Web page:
Yemeni fighters, who support the country’s exiled President Abed Rabbo Mansour Hadi, drove Houthi rebels back from central Aden on Friday after Saudi-led warplanes dropped weapons into their troubled section of the southern port city.
The Iran-allied Shiite Houthis suffered the major military setback after making days of advances in Aden. The city has been the last major foothold of fighters loyal to Hadi, despite heavy airstrikes conducted by Saudi Arabia-led coalition to halt the rebels and bring Hadi back to power.
On Friday, the Houthi fighters and their allies pulled out from the central Crater district and from one of Hadi’s presidential residences, which they had seized on Thursday. According to a spokesman for the Saudi-led coalition, the Yemeni fighters were reinforced with arms parachuted at dawn on Friday by Saudi-led warplanes, Reuters reported.
“They received the support and they were able to change the situation on the ground, driving the Houthi militias out of the palace and the areas that they had briefly taken control of,” Reuters quoted the spokesman as saying to a news briefing in Riyadh.
Weapons and other logistical support, including light weapons, telecommunications equipment and rocket-propelled grenades, were airdropped into Aden’s Tawahi district, which is located on the far end of the Aden peninsula, Reuters reported, citing Yemeni fighters.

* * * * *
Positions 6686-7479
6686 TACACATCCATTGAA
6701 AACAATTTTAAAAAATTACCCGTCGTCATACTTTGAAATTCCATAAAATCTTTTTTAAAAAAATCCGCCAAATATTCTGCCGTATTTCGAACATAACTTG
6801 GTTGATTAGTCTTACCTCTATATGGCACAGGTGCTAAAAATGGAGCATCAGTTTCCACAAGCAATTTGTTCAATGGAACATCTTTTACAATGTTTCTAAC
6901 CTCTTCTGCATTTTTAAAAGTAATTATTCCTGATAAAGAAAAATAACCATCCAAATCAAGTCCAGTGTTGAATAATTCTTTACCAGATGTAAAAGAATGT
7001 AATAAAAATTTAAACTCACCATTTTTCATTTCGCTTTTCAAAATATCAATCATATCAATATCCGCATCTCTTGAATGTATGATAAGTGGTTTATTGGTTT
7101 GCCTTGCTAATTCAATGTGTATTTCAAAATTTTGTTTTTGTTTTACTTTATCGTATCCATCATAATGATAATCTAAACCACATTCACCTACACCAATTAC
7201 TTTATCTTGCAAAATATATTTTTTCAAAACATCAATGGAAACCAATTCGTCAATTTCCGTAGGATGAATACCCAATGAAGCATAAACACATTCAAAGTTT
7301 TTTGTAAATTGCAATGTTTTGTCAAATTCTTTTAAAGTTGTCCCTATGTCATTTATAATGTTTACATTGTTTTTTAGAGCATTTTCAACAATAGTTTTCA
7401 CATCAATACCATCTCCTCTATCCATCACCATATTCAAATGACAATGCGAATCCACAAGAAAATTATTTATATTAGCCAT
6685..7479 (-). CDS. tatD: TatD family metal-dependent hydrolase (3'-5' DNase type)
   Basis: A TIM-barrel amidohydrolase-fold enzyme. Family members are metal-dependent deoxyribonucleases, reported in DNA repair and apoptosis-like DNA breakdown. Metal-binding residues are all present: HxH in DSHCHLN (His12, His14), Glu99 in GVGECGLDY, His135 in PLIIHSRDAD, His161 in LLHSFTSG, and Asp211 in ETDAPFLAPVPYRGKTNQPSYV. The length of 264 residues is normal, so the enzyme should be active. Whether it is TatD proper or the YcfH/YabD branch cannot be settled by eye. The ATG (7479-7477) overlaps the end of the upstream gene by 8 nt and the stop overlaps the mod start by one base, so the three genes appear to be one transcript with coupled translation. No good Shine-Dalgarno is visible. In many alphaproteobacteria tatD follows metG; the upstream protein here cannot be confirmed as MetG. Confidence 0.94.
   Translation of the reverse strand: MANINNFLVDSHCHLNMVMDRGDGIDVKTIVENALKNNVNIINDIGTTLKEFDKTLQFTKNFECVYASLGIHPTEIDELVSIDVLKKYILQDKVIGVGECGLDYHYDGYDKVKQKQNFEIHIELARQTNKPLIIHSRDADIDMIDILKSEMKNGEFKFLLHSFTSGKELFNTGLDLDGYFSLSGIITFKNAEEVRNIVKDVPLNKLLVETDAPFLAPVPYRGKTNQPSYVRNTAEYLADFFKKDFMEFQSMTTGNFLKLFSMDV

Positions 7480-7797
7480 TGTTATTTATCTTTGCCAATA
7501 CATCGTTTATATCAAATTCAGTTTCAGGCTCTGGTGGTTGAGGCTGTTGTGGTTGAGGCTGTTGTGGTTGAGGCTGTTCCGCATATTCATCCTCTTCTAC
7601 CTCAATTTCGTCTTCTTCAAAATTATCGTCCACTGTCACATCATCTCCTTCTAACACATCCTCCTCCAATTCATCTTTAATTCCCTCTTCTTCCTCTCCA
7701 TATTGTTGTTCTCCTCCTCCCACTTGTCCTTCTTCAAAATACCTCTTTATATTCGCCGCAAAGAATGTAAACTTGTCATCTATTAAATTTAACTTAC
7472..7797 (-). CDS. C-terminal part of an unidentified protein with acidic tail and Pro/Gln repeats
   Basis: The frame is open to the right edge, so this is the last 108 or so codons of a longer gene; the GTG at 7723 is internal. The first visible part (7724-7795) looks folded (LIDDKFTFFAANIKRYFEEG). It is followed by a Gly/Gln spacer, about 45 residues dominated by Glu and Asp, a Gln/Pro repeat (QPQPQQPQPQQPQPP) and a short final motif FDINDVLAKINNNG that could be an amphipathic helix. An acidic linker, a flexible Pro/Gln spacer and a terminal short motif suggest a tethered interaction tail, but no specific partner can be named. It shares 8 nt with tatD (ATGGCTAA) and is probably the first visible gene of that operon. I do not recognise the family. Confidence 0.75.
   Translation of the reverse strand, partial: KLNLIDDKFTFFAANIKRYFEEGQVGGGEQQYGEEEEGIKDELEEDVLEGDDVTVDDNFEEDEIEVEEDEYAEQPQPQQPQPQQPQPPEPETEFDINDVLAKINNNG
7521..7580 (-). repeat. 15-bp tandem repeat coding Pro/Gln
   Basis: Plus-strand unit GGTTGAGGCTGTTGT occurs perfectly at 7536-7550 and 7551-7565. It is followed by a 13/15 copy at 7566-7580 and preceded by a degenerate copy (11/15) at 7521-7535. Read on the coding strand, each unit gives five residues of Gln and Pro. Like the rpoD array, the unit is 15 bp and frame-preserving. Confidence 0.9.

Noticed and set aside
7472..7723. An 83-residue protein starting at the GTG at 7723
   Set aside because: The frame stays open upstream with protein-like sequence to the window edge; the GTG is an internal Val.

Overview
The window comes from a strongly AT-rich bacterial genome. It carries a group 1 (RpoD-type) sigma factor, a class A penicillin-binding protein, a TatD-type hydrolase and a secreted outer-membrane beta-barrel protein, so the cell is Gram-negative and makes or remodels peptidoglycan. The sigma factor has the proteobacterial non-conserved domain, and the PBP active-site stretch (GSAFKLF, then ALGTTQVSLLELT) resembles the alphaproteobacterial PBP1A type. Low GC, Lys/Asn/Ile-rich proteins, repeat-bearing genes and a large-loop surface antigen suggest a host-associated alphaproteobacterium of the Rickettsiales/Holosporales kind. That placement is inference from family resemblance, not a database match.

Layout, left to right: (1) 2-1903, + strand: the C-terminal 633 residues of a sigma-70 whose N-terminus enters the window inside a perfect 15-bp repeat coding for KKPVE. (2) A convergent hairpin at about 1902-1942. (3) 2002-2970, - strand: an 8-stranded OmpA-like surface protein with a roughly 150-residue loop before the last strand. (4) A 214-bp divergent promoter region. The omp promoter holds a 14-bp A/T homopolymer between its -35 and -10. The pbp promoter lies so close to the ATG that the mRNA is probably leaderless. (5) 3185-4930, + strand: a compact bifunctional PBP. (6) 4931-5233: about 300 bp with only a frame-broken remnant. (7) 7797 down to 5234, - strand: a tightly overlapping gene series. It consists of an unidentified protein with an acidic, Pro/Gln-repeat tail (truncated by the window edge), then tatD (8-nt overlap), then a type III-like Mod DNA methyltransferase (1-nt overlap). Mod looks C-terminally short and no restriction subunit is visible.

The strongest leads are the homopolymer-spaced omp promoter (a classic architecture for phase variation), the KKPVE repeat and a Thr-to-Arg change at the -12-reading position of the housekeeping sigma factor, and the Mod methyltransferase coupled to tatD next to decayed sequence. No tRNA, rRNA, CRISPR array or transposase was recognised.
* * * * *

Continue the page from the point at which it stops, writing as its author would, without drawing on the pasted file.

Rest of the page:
Aden's Crater neighborhood reportedly came under full control of the Houthis by midday on Thursday, after they deployed tanks and foot patrols through the streets that were emptied after heavy fighting earlier in the day.
The Houthi rebels’ recent gains in Aden suggests that the airstrikes have had little impact on the rebels' advances. Although Yemen’s Foreign Minister Riad Yassin recently called for Saudi Arabia to escalate the war against the Houthis into a ground intervention, Riyadh has not yet confirmed its decision to send ground troops to Yemen.